When asked his thoughts if things didn’t work out for him from here, if this would prove his last MLB appearance, Greenberg replied, “This is the start of my dream. It’s not a publicity stunt. I’m not out there as a side show. I still have the dream to play in the majors. If after all this it doesn’t happen because of my performance on the field, then I’ll be at peace” But Greenberg admitted that he would be more at peace “when I go to spring training, hopefully with the Marlins,” smiling and nodding in the direction of team owner Loria and team president David Samson.

 

And then... seven years after his first at bat, Greenberg’s moment came in the 6th inning when Marlins manager Ozzie Guillen put him in to lead off the inning. The crowd (such as it was for the last place Marlins, some 29,000) rose to its feet as Greenberg stepped up to home plate to face the Mets’ 20 game winner and Cy Young Award candidate R.A. Dickey. Greenberg took the first pitch for a strike, stuck and missed at the next pitch, and went down swinging on an 80 mph knuckleball. It was all over in 33 seconds. Still the crowd cheered as Greenberg made his way back to the dugout where he was greeted warmly by his new teammates.

Afterwards, Guillen told him, “Don’t worry about (striking out). That guy (Dickey) had some 220 strikeouts this season. You’re just one more victim.” And despite striking out, it meant a lot to Greenberg that Dickey treated him like he would any other batter.

Later, Greenberg described the entire experience as “magical. The energy in the stadium was something I never experienced, and I don’t know if I ever will experience again. You could just feel the genuine support. Even the Mets – I felt like everyone wanted me to get a hit – well, maybe not Dickey!” He noted having “a lot of mixed emotions there, getting high-fived after a strikeout – by the entire team. It was different!”

Guillen, himself a former player, added his own thoughts. “You know what went through my mind? I though how lucky I was to get 10,000 at-bats in the big leagues.”

Greenberg’s one at-bat energized the entire team. “I think I’ve never seen this ball club more excited than today,” noted Guillen. “We’ve been losing so many games we’re starting to hate each other in the dugout. He brought a lot of smiles to the team.”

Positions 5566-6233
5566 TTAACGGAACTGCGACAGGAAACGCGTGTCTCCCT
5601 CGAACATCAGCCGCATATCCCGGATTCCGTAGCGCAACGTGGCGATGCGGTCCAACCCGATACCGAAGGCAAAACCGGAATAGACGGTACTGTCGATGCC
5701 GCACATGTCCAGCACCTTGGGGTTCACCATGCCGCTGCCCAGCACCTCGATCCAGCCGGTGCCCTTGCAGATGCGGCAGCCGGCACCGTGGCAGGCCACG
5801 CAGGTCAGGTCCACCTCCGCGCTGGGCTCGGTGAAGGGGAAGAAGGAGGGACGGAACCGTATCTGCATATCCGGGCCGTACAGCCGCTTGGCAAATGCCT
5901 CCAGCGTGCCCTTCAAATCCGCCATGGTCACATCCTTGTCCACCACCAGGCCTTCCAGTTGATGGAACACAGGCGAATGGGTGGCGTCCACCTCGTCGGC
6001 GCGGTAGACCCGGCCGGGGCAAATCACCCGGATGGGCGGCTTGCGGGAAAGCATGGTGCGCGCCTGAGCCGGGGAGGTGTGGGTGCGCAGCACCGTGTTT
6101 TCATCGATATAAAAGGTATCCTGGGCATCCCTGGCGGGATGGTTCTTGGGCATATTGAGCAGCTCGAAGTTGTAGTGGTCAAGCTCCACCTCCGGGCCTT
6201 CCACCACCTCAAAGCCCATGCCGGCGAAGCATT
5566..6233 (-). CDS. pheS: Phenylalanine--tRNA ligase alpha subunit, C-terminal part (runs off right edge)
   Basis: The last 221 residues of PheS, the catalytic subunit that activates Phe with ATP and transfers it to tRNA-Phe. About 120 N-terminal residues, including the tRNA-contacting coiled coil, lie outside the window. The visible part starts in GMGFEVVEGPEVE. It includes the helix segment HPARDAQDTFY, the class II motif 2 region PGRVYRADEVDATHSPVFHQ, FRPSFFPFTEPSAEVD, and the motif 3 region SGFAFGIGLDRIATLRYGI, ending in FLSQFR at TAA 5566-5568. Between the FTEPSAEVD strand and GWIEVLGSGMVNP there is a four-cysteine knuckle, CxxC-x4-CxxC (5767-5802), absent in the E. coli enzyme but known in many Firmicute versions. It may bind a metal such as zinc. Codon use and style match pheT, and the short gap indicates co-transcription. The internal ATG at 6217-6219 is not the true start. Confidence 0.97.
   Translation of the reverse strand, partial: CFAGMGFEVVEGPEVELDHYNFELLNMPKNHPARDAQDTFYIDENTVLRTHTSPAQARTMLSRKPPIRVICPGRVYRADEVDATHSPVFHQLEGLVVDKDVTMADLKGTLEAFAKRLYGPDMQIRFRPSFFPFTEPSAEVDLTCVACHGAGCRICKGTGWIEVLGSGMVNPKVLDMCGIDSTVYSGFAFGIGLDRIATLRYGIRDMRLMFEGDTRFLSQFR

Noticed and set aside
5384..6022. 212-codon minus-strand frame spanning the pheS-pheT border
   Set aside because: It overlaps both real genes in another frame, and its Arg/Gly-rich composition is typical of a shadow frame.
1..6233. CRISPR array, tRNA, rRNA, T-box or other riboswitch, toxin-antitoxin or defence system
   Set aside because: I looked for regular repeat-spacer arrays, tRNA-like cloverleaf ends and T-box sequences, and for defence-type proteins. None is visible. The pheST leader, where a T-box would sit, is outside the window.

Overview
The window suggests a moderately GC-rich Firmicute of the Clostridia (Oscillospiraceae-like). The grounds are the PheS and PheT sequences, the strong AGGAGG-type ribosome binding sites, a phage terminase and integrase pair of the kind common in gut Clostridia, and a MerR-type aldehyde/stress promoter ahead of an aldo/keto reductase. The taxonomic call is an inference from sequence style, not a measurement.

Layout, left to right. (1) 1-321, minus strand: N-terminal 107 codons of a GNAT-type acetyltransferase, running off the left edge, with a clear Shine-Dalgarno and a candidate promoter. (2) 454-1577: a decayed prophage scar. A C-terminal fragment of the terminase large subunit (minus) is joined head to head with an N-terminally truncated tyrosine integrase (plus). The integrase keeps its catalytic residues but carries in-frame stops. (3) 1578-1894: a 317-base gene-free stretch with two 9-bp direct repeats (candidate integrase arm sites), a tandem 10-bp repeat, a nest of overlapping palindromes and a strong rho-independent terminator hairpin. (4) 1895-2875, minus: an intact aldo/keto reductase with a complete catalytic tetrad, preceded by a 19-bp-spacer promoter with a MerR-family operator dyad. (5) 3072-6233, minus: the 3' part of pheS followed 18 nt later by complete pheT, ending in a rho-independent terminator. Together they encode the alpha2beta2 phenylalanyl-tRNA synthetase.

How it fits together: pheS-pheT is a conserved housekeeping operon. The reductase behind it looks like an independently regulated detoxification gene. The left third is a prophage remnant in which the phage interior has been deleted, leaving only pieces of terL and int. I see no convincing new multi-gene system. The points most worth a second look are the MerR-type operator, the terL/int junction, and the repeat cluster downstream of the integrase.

Prior to the game, Greenberg brought smiles of a different sort as he had to deal with the rookie ritual of singing and dancing in the clubhouse, donning a Speedo and belting out “Take Me Out to the Ball Game.” “To be honest, I was more nervous about that than anything else,” the 5’9” Greenberg said. “I was completely humiliated, but (the players) were awesome. They treated me like a member of their team.”

Last month, Greenberg saw action as a member of Team Israel in qualifying round play for the 2013 World Baseball Classic. “I got a call from Brad Ausmus asking me to try out for a spot on the team. That was a wonderful experience and I had the chance to get to know about baseball in Israel.” While Israel failed to qualify with a 9-7 loss to Spain in the finals, Greenberg indicated he was ready to do it again in 2016.

In the days since news of Greenberg’s offer from the Marlins, he has been inundated by messages of others whom he inspired. “My friends have been forwarding all sorts of emails to me from people who were moved by my story. No matter how hard life gets, just get up and keep going on.”

In the stands to see the game, which the Marlins lost 4-3 in 11 innings, were Greenberg’s parents, wife, brothers and sister, all of whom were kvelling. As Adam put it, "Life throws you curveballs; mine there me a fastball at 92 mph.” But as Zionist visionary Benjamin Ze’ev Herzl put it over a hundred years ago: “Im tirtzu, ein zu agadah - If you desire it, it is no mere fable.”


To see video a clip of Adam Greenberg on his big day, click here.